This section is from the book "Complete Self-Instructing Library Of Practical Photography", by J. B. Schriever. Also available from Amazon: Complete Self-Instructing Library Of Practical Photography.
Autochromes From Autochromes. It is often desirable to make duplicates of the choicest of our Auto-chrome results, first, on account of the intrinsic value of the original, and second, because a copy may be sufficiently satisfactory to loan out to societies and individuals, with the possibility of accidents occurring. For more than one reason, duplicates cannot be equal to the originals, but the following method will give the best possible results: Fix up a camera so that the lens points toward a bright, north, white-clouded sky. Extend the front to the focal-length of the lens, stop the latter down to f. 22 and adjust the light filter. In the plate-holder place the Autochrome picture you wish to duplicate, glass side down, and after cleaning the glass, place the Autochrome plate, glass side down, upon the film of the picture in the holder, backing up with a black velvet-covered card. Put the holder into the camera and expose. The exposure will be about ten times the normal and must be ascertained by experiment. The subsequent operation will be as for direct pictures.
Incorrect Color Rendering. When a general blue tone pervades the whole of an Autochrome picture, the cause must be looked for in more than one direction. In the first place, it may be the result of under-exposure, or what is quite as likely, it may be found that the yellow absorption filter has somewhat faded by exposure to light. On the other hand, there may be a predominence of blue in the light which may not be apparent to the eye; and on cloudless summer days, and at coast towns, this will often be the cause of the excess of blue in the picture. It is advisable to have a deeper yellow screen for use under such conditions; or, as an alternative, a supplementary screen made by dyeing a fixed-out transparency plate in picric acid may be used, together with the normal screen, and the exposure increased accordingly, say two to four times. Blue fog will also develop onto the picture if a trace of white light is allowed to get into the room, especially from under the door. If any other light than that actually passing through the filter reaches the plate during exposure, blue tones will result. A strip of black velvet should be fastened around the filter carrier when fixed in front of the camera, in order to avoid any light creeping between the filter and the lens.
1079. Flat and Foggy Autochromes may be improved by treating in the following manner: Put the Autochrome into a bath of hypo 1/2 ounce, water 6 ounces; soak for one minute, and then add to the hypo solution one ounce of a 3 per cent. solution of potassium ferricyanide. Allow this mixture to act upon the Autochrome picture for one minute, wash for a minute, and examine in a strong light. If not sufficiently cleared, continue the action of the hypo-ferricyanide solution another minute or two, afterward washing for five minutes. The picture must now be re-intensified with F and G solutions, cleared in H solution, and washed. Re-fixing is not necessary.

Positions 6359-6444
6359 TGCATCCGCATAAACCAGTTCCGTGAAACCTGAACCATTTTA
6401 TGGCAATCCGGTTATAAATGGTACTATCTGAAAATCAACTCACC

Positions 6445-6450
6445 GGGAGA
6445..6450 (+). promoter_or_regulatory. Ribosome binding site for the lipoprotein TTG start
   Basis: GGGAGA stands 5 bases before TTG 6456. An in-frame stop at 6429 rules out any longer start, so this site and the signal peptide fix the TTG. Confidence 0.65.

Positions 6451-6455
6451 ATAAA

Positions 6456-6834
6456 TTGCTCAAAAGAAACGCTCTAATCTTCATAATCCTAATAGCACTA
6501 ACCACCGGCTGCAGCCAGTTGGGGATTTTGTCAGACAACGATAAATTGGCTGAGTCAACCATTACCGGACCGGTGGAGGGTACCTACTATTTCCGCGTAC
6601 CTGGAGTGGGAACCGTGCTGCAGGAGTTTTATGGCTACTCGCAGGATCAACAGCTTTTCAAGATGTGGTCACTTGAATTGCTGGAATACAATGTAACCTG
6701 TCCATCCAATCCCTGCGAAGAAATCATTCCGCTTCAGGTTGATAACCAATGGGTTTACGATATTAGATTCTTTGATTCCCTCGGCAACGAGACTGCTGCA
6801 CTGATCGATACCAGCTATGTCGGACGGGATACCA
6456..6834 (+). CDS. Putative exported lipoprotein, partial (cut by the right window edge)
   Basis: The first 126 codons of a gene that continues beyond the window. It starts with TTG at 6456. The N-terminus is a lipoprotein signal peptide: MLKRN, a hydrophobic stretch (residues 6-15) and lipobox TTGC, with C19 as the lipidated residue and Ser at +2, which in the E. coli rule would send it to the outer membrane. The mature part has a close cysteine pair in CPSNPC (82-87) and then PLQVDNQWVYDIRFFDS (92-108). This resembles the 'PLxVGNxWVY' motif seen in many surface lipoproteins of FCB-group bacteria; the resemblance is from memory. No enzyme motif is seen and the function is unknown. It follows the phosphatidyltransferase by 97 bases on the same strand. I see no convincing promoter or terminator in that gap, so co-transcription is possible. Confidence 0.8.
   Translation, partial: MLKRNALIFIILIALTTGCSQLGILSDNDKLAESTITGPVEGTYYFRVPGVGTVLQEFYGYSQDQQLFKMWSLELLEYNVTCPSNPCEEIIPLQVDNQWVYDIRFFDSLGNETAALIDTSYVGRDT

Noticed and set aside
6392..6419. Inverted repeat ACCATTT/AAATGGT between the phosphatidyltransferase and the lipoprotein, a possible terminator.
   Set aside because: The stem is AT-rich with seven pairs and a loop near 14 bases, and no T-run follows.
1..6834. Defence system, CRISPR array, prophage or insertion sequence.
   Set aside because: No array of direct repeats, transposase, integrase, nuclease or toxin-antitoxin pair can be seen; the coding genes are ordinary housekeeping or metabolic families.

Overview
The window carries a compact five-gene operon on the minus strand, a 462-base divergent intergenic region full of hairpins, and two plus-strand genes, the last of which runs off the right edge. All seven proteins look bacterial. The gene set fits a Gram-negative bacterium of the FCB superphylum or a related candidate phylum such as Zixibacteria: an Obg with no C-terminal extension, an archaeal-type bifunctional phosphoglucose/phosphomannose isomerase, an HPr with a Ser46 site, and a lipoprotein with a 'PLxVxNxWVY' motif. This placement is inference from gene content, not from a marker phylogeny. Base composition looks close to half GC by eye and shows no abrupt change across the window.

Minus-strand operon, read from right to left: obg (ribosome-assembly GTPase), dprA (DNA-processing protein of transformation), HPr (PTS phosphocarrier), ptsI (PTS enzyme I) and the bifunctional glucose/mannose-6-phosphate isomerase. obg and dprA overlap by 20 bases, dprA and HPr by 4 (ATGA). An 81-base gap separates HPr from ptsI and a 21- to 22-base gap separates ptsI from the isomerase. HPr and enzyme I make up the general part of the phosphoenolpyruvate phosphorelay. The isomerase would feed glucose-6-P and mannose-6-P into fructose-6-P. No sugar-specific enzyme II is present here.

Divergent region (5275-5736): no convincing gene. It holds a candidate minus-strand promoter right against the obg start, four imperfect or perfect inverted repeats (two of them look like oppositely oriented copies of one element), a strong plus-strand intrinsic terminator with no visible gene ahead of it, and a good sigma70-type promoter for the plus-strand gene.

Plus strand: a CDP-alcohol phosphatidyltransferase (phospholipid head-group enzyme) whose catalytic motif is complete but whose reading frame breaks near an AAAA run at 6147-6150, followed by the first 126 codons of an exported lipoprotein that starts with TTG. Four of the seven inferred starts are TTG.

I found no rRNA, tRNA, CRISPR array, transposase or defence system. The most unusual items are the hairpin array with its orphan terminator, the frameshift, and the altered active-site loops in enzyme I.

Reducing Density. Over-intensified or otherwise dense results may be somewhat reduced by immersing for a few minutes in a fresh acid hypo solution. The following method is also successful:
1081. Persulphate Reducer. -
Ammonium Persulphate .....................
1082. Immerse the Autochrome, without previous wetting, in the above solution, and watch the action care-
Study No. 56
Gertrude Kasebier fully. Before reduction has been carried quite as far as is desired, transfer to a 5 per cent. sodium sulphite bath for two minutes. Wash for two minutes, and dry.
Improving Faulty Coloring. A solution of yellow or orange dye will improve the color of blue-toned pictures; and green dye will give a more pleasing tone to pictures in which much pink prevails through over-exposure.
1085. If the light employed is a yellow coal-gas flame, the yellow screen should only be used for half the time of exposure. If incandescent electric bulb, the screen may be used for three parts of the time and, generally speaking, with incandescent gas, with a new mantle, the screen must be used for the whole of the time. Exposure will, of course, depend upon the amount of illumination employed, but will not be less than an hour, at f. 8, under the most favorable circumstances.
Varnishing And Finishing. All Autochromes should be varnished as soon as dry, using either the celluloid or gum varnishes suggested; and they should then be bound up with a cover-glass to avoid injury to the delicate film.
Lantern Projections. Autochromes intended for exhibition in an optical lantern should be kept as thin and clear as possible, consistent with correct color rendering.
1089. If, during exhibition, the lantern objective is capped between each picture, the results will appear on the screen with greater apparent brilliancy. If the slides are allowed to get hot in the lantern, the film of the picture will crack up and the value of the slide be impaired.